• As the college football season winds down, NFL Draft talk is starting to heat up, and many GM’s and front offices are making their final evaluations on players. Browns GM John Dorsey was at the West Virginia/Oklahoma game Friday night, as well as the Michigan/Ohio State game Saturday morning, according to Mary Kay Cabot of Cleveland.com. Interestingly, Kay Cabot says Dorsey wasn’t just scouting players at the game he was also scouting coaches, namely Oklahoma’s Lincoln Riley. Riley coached Baker Mayfield in college, and has been a popular name in discussions about head coaching vacancies. Kay Cabot also notes that Jim Harbaugh, Michigan’s coach, could be another possibility for Dorsey.
  • In case you missed it, a top receiver prospect declared his intention to enter the 2019 NFL Draft.

AFC East Notes: McCoy, Bills, Wake, Pats

Jason La Canfora of CBS Sports says the odds of the Bills trading any veterans — like RB LeSean McCoy, whose name has recently surfaced in trade rumors — are very slim. La Canfora writes that it would take a “bounty” to pry McCoy or Jerry Hughes away from Buffalo, as the team considers both players, who are both signed beyond this season to club-friendly deals, to be vital veteran components of its rebuild. Ian Rapoport of NFL.com agrees, saying it could take as much as a second-round draft pick to land McCoy.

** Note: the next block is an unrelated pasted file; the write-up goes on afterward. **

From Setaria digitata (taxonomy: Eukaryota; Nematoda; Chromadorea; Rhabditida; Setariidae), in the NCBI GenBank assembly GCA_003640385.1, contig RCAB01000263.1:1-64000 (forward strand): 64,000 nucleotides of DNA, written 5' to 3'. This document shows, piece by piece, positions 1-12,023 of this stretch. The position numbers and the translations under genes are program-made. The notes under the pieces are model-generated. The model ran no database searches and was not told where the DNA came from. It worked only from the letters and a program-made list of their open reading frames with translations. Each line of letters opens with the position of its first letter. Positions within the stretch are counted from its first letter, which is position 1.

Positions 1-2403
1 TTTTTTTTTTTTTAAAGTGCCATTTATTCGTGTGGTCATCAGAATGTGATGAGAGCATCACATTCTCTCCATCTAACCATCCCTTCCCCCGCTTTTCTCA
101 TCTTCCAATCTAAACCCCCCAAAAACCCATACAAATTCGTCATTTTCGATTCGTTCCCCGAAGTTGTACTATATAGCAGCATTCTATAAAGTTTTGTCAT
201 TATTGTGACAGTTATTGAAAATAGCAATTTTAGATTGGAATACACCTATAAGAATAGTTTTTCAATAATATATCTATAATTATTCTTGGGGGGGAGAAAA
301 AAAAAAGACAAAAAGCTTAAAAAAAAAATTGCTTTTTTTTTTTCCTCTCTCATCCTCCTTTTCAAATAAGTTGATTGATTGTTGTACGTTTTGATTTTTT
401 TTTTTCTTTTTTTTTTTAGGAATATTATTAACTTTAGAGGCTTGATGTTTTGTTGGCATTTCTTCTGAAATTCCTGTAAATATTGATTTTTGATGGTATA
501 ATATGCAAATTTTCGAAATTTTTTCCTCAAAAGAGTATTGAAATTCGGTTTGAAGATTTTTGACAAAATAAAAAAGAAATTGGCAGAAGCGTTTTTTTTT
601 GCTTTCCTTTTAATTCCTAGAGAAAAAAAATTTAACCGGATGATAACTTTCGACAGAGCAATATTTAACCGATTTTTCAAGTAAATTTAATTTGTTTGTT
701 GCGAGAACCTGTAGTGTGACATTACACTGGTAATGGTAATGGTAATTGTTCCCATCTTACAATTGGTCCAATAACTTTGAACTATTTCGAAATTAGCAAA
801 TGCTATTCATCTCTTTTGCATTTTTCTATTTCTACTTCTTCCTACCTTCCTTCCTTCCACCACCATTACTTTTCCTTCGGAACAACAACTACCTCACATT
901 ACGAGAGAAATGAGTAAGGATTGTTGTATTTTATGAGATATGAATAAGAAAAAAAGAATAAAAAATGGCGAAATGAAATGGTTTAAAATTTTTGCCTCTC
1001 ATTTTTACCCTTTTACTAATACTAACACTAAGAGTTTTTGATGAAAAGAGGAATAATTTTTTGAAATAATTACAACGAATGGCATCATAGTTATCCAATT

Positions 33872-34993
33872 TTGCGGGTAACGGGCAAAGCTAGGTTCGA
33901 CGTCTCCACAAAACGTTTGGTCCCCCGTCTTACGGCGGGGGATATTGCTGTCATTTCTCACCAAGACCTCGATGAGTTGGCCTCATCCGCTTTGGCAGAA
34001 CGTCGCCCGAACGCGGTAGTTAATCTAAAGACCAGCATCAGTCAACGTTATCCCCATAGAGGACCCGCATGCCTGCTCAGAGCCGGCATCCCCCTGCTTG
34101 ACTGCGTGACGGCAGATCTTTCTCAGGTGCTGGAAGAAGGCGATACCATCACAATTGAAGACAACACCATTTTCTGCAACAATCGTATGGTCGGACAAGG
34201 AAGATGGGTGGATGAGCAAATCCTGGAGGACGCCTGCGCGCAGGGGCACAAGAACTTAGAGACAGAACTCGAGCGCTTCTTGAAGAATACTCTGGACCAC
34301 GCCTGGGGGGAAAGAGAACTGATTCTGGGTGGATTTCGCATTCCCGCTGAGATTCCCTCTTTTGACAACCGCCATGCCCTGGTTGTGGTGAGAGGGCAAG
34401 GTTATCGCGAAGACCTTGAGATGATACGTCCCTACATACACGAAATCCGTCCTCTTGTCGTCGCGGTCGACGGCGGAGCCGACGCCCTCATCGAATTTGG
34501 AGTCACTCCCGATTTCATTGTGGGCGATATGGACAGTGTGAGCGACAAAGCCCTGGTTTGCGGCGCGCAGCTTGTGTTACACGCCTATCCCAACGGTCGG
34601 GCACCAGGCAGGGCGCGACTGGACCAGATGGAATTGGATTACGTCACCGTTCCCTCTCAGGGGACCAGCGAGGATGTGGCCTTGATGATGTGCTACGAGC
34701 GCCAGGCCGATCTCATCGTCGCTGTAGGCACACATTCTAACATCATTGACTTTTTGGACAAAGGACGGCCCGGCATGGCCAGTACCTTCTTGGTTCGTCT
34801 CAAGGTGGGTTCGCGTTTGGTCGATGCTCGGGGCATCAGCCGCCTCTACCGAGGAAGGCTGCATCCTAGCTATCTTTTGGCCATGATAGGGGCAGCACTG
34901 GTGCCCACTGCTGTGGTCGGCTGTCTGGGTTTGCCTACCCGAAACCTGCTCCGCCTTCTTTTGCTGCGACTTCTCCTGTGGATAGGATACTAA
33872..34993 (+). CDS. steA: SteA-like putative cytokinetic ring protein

Now let’s round up a few more notes from the AFC East, starting with more from Orchard Park:

  • This doesn’t come as much of a surprise, but Rapoport tweets that the Bills have no intention of playing newly-acquired signal-caller Derek Anderson, barring injury. Anderson is with the club to tutor rookie QB Josh Allen, not to take any of his playing time.
  • From the “something to keep an eye on” department, Jenna Cottrell of 13 WHAM tweets that Allen asked wide receiver Kelvin Benjamin if he wanted to work on routes during pregame warm-ups today, and Benjamin told him no. The Bills acquired Benjamin at the trade deadline last year but have not gotten much production out of him, and he does not appear especially motivated to perform well in his platform year.
  • Dolphins DE Cameron Wake recently underwent arthroscopic knee surgery but could be back as soon as next week, per Adam Schefter of ESPN.com. Normally such a procedure would require a four-week recovery period, but Wake is such a quick healer that he may make it back in a fraction of that time.
  • Mike Reiss of ESPN.com observes that Patriots cornerback Jason McCourty is on pace to recoup the money that he lost when he agreed to a pay cut before the regular season. New England gave him the opportunity to make up the difference via incentives, and McCourty is well on his way to hitting those incentives. The same cannot be said for Tom Brady and Rob Gronkowski, however.